Protests halt construction of BNFL’s Idaho waste incinerator
Sustained protests by local campaigners have forced the US Department of Energy (DoE) to halt plans to build an incinerator to treat nuclear waste stored at the department's Idaho National Engineering and Environmental Laboratory (INEEL).
The decision was made after a residents protest group, Keep Yellowstone Nuclear Free (KYNF), brought a $1bn class action against the project. The campaigners claimed that radioactive and toxic dust from the plant could have been blown onto Yellowstone National Park, 90 miles (145km) from the proposed site.
As part of its agreement with KYNF, the DoE has also committed to the goal of identifying environmentally sound alternatives to incineration across the US.
KYNF Executive Director Tom Patricelli. “The magnitude of this victory cannot be overstated,” he said. “Not only have we stopped the INEEL incinerator in its tracks, we’ve struck a blow against nuclear waste incineration nationwide.”
Under the conditions of the agreement, the protesters are permitted to introduce a petition to debar the British company, British Nuclear Fuels Ltd (BNFL) from acting as a contractor for the DoE. The petition to debar BNFL as a DOE contractor was presented to the Energy Secretary, Bill Richardson, on March 23.
BNFL has been in crisis since last September when falsification of safety data accompanying a MOX fuel shipment to Japan was uncovered. Since then, the company has admitted further safety infractions. In January, the Nuclear Installations released a report criticising BNFL’s safety management at its Sellafield site in Cumbria. A decision on partial privatisation of BNFL will now not be considered till 2002 (see related stories in European and UK sections of this week’s news).
Construction of waste facilities at the site must still go ahead because the DoE is legally bound to treat and remove 65,000m3 of waste from Idaho by 2018. The DoE says it felt it could delay the construction of the incinerator because most of the waste was not intended for incineration.
Since the incinerator portion of the plant will now be deferred, the DoE will apply to the State and the EPA for a partial permit allowing it to begin construction on an advanced mixed waste treatment facility at INEEL to process the bulk of the transuranic waste stored at the site. The DoE hopes construction can begin in May. The cost of building the advanced mixed waste treatment facility is expected to exceed $500 million and be operational by March 2003. However, KYNF say the DoE will not pursue the permits required to build the plutonium incinerator.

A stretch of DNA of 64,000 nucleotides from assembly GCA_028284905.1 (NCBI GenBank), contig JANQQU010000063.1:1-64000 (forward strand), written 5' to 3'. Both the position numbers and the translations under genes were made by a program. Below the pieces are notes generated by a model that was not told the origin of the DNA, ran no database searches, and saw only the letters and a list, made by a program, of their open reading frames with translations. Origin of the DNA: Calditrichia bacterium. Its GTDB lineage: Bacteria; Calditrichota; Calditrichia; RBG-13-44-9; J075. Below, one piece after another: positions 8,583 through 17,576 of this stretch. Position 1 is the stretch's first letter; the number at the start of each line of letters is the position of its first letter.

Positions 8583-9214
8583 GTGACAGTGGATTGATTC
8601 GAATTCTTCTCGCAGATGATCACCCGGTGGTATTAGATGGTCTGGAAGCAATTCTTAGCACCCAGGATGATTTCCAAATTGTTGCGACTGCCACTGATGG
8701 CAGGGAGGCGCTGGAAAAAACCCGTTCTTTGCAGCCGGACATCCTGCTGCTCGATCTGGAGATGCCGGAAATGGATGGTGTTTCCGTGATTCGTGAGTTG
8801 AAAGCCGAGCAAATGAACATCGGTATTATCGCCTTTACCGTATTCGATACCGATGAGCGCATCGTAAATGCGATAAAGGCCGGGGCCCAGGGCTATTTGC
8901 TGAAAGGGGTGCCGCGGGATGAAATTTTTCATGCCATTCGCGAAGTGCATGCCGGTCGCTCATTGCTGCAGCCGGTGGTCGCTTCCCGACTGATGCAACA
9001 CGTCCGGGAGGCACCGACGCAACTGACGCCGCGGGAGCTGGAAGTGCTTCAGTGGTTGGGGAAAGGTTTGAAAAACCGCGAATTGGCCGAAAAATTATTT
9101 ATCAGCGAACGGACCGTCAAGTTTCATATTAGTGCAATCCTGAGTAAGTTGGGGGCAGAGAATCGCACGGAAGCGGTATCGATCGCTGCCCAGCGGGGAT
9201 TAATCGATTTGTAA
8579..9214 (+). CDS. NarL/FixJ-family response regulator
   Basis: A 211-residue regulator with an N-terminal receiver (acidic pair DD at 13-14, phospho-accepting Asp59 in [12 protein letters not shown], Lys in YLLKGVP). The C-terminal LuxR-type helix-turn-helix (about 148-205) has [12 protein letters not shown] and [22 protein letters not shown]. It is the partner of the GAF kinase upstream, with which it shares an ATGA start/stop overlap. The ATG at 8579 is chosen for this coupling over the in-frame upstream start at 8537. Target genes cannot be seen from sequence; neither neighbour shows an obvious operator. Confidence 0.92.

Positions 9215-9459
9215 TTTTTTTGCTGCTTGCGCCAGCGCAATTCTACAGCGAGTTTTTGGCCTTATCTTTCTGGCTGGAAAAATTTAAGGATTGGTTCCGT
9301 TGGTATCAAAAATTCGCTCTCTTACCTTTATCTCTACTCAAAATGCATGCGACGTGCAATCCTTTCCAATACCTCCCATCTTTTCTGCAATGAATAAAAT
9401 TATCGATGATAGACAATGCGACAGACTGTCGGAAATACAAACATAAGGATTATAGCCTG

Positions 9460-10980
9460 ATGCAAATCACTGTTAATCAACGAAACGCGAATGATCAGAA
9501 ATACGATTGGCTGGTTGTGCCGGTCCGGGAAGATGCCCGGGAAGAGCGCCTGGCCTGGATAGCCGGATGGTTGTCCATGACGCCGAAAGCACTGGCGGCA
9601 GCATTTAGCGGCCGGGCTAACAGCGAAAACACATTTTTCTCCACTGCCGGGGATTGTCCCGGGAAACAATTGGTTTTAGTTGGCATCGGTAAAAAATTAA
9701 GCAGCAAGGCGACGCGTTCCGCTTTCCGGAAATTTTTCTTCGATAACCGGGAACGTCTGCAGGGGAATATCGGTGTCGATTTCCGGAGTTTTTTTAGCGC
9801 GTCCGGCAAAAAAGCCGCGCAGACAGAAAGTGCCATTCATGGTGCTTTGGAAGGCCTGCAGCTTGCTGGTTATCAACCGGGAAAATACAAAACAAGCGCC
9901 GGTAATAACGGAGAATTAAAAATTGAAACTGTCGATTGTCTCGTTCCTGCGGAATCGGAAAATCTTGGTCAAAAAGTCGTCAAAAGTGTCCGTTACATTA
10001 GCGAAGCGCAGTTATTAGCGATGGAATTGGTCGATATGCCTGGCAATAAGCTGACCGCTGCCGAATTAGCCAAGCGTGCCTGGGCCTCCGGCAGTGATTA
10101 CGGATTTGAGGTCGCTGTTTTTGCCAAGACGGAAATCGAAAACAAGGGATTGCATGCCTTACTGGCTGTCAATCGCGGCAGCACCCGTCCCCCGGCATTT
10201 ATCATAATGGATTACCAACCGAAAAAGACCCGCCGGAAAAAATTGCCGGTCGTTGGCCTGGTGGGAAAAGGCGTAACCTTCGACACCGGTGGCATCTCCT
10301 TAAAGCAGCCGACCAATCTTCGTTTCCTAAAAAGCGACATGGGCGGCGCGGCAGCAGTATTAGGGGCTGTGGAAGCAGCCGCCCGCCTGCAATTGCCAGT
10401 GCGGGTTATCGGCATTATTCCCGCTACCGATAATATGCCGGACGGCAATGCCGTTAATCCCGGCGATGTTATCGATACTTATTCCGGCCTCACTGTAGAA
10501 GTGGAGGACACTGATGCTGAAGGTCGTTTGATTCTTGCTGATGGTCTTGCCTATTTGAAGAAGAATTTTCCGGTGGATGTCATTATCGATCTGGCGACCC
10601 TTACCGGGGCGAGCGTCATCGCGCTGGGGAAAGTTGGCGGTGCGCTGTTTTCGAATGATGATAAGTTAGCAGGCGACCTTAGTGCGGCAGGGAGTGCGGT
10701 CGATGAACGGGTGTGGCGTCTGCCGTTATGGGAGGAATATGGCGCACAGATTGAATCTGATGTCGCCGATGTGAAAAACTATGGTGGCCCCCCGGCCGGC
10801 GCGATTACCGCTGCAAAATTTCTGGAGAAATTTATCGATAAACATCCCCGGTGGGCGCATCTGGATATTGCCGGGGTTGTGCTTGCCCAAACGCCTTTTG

BNFL stresses that the DoE’s decision does not mean it has lost the Idaho contract, nor that the contract has been suspended. A BNFL spokesperson told edie that the company will continue to treat the 65,000m3 of mixed waste. KYNF says that between 83% and 97% of the waste that was slated for incineration will be reduced in volume by supercompaction, packaged, and shipped to a Waste Isolation Pilot Plant in New Mexico.
Asked if the decision was an attack on a foreign firm in a bid to win environmental credibility, a DoE spokesperson told edie: “That’s really the wrong interpretation. This is a decision that allows the project to get under way. The incinerator portion is only a $21 million part of the whole project. You could say that BNFL was a target for those who oppose the project, but you’re wrong if you think the Department’s decision was influenced by events overseas.”
The BNFL spokesperson took a similar line, telling edie that there was no longer a need for an incinerator at the site. “When the contract came into being, there was a need for an incinerator. That was quite a long time ago and things have moved on. Now the New Mexico plant is up and running and will treat the majority of the waste.”
The DoE has also said that a committee will be formed to assess alternatives to incineration. The panel will report its recommendations to the Richardson in December. The DoE will invite the governors of Idaho and Wyoming, and public interest groups, including KYNF, to nominate members to the panel.
KYNF points out that the DoE cannot pursue any aspect of the incinerator project prior to the final conclusions of the panel and that any chance of the DoE trying to resurrect the incinerator was slim. “It will take at least a year or more to put that panel together and come up with conclusions,” said Gerry Spence, the lead attorney in KYNF’s federal lawsuit. “Throughout that process, we will use our influence to make sure that incineration is completely ruled out as a viable means of treating this waste. We believe the incinerator is gone for good, but if the DOE even hints at trying to revive this absurd project, we will be on them like mad dogs.”
KYNF President Berte Hirschfield indicated that the group’s work would continue. “Now that DOE has committed to finding environmentally sound alternatives to incineration, it should immediately suspend operation of the high level waste calciner at INEEL. It is another dangerous operation that must be stopped,” she said.